Jerry CoxRecently, churches in states that have redefined marriage–such as New York and others–have wondered whether new marriage laws require them to permit same-sex weddings on church property.

Alliance Defending Freedom has the answer: In short, church property is private property, and the church is protected by the First Amendment when it comes to the activities it does and does not permit on its property.

To provide the broadest protection possible, ADF offers the following:

“The best way to protect your church is to adopt a facility usage policy that outlines the religious nature of the church buildings and restricts usage of the facility to uses that are consistent with the church’s biblical beliefs.  It is always best to adopt a policy governing the use of the facility because a policy is powerful evidence of the church’s beliefs and practice regarding use of its buildings. And if your church adopts a policy, it should follow that policy consistently.”

Alliance Defending Freedom offers a sample facility usage policy, which you can download here. They also have published a paper, Seven Things All Churches Should Have in Their Bylaws, available here.

It is no wonder so many churches worry they might be affected by efforts to redefine marriage. In Colorado, a Christian who owns a bakery is facing a lawsuit–and the possibility of up to a year in prison–for refusing to bake a cake for a same-sex “wedding” reception. Colorado’s constitution has banned same-sex marriage since 2006, but the lawsuit and threat of jail time are still progressing against the baker. A similar case also occurred at an Oregon bakery earlier this year.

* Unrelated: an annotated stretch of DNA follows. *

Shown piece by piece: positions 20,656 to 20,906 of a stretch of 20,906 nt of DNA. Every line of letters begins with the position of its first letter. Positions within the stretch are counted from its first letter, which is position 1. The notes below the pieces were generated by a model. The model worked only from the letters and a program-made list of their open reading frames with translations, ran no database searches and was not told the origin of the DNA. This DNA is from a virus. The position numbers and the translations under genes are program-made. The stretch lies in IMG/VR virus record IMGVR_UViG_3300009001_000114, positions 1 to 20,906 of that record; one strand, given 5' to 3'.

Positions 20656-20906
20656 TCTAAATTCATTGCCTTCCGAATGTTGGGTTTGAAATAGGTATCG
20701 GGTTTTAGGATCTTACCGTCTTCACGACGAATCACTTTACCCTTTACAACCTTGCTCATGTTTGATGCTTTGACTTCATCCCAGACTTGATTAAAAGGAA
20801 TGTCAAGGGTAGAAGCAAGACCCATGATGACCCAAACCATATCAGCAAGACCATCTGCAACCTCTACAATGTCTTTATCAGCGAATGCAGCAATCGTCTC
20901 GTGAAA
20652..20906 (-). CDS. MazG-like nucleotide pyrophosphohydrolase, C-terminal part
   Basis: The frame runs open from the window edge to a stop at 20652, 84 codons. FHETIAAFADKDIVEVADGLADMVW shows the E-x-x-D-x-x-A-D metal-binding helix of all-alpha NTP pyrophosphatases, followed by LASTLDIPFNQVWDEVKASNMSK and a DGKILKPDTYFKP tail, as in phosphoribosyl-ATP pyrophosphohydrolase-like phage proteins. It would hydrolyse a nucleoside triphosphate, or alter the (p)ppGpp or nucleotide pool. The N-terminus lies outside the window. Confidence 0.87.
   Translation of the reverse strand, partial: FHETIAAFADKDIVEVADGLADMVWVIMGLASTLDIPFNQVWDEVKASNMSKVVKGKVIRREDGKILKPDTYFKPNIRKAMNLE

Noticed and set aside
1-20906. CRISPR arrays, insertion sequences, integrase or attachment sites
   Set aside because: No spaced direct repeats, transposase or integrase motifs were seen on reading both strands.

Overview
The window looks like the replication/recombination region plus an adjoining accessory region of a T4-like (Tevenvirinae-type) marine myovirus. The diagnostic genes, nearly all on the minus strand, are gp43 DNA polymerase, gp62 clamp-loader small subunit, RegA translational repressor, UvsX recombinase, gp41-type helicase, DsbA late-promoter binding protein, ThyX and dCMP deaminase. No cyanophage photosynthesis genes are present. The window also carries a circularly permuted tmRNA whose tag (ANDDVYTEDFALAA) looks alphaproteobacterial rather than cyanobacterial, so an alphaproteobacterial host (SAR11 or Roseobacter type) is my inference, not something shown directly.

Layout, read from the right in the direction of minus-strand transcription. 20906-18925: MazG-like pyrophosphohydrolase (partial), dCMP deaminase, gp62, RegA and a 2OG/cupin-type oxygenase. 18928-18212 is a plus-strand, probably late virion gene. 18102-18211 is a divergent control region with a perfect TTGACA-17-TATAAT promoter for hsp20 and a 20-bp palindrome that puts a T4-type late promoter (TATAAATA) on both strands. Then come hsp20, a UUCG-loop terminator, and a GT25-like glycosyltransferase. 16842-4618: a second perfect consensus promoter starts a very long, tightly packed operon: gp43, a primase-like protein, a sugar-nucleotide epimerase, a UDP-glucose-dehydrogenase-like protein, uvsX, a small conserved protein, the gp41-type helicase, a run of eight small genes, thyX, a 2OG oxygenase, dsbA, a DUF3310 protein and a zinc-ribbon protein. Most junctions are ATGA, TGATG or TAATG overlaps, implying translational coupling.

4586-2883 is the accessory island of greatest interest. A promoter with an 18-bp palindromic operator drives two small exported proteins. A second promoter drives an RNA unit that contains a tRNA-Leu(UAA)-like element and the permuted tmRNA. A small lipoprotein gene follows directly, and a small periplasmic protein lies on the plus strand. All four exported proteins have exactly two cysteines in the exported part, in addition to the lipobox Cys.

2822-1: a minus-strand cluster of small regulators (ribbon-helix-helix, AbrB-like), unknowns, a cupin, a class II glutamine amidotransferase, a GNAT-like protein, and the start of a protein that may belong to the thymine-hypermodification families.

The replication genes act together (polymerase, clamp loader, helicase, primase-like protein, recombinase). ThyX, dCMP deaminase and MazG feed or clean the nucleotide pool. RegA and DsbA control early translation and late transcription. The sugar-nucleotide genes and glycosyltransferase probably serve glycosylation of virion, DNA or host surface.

In New Mexico a Christian couple who runs a photography studio has endured a protracted lawsuit after refusing to photograph a gay wedding.

The owner of Arlene’s Flowers in Washington state, likewise, is facing lawsuits from the state Attorney General and the ACLU. The AG alleges she violated the Consumer Protection Act after she refused to sell flowers for a gay wedding. The florist says she refused to sell the flowers due to her religious beliefs.

These are just a few actual examples of religious liberty being threatened by same-sex marriage.

Interestingly, a recent poll shows Americans overwhelmingly believe photographers and others should not be forced to participate in same-sex weddings against their conscience. Nevertheless, it seems our First Amendment right to religious liberty is quickly becoming nothing more than an unfortunate casualty of the campaign to redefine marriage.